Another study on audit committee disclosures confirms that audit committees are trying to raise the bar in terms of how much they tell investors about their oversight of the external audit.
The Center for Audit Quality and Audit Analytics have published their 2016 Audit Committee Transparency Barometer based on their review of proxy disclosures by audit committees among the S&P 1500. EY earlier released its analysis of the same disclosures by Fortune 100 companies.
The CAQ/AA analysis shows nearly one-third of S&P 500 companies have raised their discussion of how the audit committee considers and recommends the appointment of the audit firm, up 13 percent from a similar analysis in 2014. Among S&P mid-cap companies, 22 percent of audit committees said more on the same subject, and 17 percent of small-cap companies did the same. Those figures also are up from the 2014 analysis.
Companies are under some gentle pressure from regulators to give investors more of a view into how the external audit is managed after the Securities and Exchange Commission published a concept release exploring a number of possible changes to disclosure requirements. The SEC has not moved forward on any of the ideas, however.
When it comes to discussing the audit committee’s role in negotiating audit fees, the CAQ/AA analysis says 17 percent of the largest companies addressed the subject, up from only 8 percent in 2014. As for evaluating or supervising the audit firm, 34 percent of the largest companied provided voluntary enhanced disclosure, a significant jump from the 8 percent who did so two years earlier.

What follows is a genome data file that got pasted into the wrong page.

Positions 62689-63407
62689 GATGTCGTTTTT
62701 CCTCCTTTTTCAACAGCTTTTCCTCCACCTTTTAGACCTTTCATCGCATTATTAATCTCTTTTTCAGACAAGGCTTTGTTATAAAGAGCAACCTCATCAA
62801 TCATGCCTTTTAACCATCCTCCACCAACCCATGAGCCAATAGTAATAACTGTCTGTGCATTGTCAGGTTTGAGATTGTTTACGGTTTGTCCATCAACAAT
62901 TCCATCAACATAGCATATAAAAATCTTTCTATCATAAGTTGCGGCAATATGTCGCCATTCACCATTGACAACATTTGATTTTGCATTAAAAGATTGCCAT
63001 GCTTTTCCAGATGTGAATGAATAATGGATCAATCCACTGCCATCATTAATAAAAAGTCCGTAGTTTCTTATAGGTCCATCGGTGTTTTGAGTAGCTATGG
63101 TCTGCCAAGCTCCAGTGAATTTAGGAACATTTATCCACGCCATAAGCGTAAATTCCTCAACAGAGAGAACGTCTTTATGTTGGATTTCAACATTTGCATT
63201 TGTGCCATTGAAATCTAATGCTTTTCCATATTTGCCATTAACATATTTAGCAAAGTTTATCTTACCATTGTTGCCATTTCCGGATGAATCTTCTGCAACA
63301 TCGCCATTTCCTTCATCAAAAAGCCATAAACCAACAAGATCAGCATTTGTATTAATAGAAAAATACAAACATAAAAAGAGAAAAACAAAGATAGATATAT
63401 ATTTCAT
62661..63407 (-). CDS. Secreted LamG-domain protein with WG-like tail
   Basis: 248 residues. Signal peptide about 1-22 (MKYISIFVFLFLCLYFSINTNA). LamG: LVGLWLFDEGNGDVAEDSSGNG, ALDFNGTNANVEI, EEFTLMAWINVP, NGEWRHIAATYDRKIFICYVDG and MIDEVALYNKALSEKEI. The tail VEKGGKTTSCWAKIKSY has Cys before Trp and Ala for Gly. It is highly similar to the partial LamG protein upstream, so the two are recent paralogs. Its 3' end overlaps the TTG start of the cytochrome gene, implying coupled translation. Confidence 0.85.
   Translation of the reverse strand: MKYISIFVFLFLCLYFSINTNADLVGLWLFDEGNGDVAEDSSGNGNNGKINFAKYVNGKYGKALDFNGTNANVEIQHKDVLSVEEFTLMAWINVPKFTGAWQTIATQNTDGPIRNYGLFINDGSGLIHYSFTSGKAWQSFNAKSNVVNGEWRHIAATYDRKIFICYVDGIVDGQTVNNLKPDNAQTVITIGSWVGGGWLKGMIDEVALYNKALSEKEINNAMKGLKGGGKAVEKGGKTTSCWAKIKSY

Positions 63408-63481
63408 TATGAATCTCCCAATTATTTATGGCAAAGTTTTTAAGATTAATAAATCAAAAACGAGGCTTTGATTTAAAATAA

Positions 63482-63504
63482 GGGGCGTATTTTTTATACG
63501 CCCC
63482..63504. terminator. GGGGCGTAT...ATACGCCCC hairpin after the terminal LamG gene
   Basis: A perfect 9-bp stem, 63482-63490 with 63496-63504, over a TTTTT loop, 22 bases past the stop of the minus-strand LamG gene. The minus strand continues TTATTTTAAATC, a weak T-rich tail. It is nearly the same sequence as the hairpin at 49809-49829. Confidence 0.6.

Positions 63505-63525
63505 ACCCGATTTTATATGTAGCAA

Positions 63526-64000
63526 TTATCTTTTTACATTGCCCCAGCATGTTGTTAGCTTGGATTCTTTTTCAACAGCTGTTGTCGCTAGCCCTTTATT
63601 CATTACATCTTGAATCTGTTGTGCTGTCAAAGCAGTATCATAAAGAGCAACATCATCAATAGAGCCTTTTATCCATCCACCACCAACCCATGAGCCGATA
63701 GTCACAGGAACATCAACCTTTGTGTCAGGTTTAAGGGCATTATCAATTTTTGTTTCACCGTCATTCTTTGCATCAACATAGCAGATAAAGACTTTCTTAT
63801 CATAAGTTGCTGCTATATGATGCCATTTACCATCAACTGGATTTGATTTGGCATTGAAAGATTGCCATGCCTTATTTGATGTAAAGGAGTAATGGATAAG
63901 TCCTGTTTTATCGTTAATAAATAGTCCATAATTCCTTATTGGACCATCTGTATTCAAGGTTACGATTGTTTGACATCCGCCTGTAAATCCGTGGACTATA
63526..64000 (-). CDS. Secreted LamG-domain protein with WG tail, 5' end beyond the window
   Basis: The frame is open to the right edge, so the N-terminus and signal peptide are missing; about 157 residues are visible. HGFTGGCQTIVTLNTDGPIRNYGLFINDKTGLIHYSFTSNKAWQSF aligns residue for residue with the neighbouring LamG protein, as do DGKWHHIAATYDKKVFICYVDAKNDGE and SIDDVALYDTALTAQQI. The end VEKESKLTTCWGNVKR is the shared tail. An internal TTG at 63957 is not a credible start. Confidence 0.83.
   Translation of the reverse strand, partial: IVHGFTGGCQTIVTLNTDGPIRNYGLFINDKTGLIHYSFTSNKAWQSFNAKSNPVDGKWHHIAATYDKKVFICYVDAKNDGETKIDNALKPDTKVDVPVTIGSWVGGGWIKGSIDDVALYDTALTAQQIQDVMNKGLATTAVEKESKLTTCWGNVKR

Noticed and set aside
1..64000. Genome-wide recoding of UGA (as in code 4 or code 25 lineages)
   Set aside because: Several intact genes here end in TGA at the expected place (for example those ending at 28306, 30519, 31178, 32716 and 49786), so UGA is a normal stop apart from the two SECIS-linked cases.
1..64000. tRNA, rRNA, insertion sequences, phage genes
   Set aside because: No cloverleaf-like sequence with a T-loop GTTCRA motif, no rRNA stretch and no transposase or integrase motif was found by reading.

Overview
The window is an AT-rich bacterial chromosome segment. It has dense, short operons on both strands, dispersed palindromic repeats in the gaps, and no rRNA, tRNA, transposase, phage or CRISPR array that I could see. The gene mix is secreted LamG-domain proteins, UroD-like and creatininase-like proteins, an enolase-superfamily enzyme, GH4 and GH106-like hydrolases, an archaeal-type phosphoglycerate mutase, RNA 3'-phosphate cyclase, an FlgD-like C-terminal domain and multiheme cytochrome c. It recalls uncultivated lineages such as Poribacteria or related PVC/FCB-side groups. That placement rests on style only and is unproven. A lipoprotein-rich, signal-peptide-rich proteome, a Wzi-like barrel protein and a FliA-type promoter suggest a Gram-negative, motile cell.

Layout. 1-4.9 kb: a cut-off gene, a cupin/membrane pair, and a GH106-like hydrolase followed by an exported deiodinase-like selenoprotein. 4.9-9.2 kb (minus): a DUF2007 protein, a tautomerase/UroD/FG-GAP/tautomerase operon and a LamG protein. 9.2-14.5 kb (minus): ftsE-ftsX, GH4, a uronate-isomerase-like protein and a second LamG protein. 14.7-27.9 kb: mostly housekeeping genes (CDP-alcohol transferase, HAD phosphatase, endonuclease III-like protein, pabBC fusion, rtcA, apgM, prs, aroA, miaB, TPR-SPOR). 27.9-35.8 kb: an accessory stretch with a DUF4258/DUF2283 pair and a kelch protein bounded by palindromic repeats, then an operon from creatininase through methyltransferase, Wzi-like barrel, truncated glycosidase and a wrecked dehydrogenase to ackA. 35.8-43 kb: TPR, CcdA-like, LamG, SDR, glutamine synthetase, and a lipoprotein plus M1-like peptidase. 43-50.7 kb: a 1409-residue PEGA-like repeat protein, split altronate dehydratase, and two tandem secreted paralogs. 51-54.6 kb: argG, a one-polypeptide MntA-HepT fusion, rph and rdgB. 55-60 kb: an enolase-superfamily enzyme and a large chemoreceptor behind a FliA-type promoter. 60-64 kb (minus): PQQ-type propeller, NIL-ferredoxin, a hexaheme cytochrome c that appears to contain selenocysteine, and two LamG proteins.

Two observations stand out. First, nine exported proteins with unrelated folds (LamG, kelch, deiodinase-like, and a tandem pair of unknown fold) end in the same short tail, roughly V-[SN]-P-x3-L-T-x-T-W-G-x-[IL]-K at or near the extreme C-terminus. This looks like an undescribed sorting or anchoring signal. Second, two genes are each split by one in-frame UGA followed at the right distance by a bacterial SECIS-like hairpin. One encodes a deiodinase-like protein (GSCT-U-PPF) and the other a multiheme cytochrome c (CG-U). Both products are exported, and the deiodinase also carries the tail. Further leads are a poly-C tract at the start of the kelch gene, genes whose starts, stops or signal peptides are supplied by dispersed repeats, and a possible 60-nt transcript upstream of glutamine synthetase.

In fact, the joint CAQ/AA report says while improvements in all three group of companies — the largest, mid-cap and small-cap companies — were encouraging, the increases generally are most notable among the S&P 500. “Between 2014 and 2015, it was noted that many companies were beginning to consolidate audit committee-related disclosures within the proxy,” AA says. “This effort to more clearly organize audit committee disclosures was encouraging to note, but the development of the quality of these disclosures seen between 2015 and 2016 is even more promising.”
For audit committees looking for examples of enhanced disclosure to model, the CAQ/AA report provides examples. A recent blog post by Audit Analytics provides a detailed comparison of one company’s enhanced disclosure across a variety of audit oversight topics.